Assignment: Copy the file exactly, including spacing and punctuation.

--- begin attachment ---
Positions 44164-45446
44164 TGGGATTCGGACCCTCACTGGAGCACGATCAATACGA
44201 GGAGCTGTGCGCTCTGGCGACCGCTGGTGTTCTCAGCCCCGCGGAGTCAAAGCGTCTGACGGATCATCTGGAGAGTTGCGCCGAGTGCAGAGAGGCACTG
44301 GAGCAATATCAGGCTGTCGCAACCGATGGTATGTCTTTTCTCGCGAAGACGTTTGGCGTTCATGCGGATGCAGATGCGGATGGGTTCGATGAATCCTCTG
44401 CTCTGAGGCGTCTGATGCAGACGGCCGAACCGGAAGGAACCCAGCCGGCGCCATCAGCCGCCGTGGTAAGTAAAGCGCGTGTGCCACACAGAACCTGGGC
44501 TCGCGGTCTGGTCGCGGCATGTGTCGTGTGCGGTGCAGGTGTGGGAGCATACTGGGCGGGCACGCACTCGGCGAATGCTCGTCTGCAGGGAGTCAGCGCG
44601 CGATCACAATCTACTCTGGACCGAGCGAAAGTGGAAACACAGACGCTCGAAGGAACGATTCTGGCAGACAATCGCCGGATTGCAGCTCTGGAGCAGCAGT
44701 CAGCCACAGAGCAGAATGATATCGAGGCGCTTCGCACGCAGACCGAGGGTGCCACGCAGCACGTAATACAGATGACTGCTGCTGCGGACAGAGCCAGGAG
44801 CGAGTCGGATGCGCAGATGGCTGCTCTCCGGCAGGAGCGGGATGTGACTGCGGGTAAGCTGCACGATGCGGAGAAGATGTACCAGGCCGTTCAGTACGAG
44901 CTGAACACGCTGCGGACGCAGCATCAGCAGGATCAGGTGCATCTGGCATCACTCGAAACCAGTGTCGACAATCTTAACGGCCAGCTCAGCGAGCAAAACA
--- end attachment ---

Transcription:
Positions 44164-45446
44164 TGGGATTCGGACCCTCACTGGAGCACGATCAATACGA
44201 GGAGCTGTGCGCTCTGGCGACCGCTGGTGTTCTCAGCCCCGCGGAGTCAAAGCGTCTGACGGATCATCTGGAGAGTTGCGCCGAGTGCAGAGAGGCACTG
44301 GAGCAATATCAGGCTGTCGCAACCGATGGTATGTCTTTTCTCGCGAAGACGTTTGGCGTTCATGCGGATGCAGATGCGGATGGGTTCGATGAATCCTCTG
44401 CTCTGAGGCGTCTGATGCAGACGGCCGAACCGGAAGGAACCCAGCCGGCGCCATCAGCCGCCGTGGTAAGTAAAGCGCGTGTGCCACACAGAACCTGGGC
44501 TCGCGGTCTGGTCGCGGCATGTGTCGTGTGCGGTGCAGGTGTGGGAGCATACTGGGCGGGCACGCACTCGGCGAATGCTCGTCTGCAGGGAGTCAGCGCG
44601 CGATCACAATCTACTCTGGACCGAGCGAAAGTGGAAACACAGACGCTCGAAGGAACGATTCTGGCAGACAATCGCCGGATTGCAGCTCTGGAGCAGCAGT
44701 CAGCCACAGAGCAGAATGATATCGAGGCGCTTCGCACGCAGACCGAGGGTGCCACGCAGCACGTAATACAGATGACTGCTGCTGCGGACAGAGCCAGGAG
44801 CGAGTCGGATGCGCAGATGGCTGCTCTCCGGCAGGAGCGGGATGTGACTGCGGGTAAGCTGCACGATGCGGAGAAGATGTACCAGGCCGTTCAGTACGAG
44901 CTGAACACGCTGCGGACGCAGCATCAGCAGGATCAGGTGCATCTGGCATCACTCGAAACCAGTGTCGACAATCTTAACGGCCAGCTCAGCGAGCAAAACA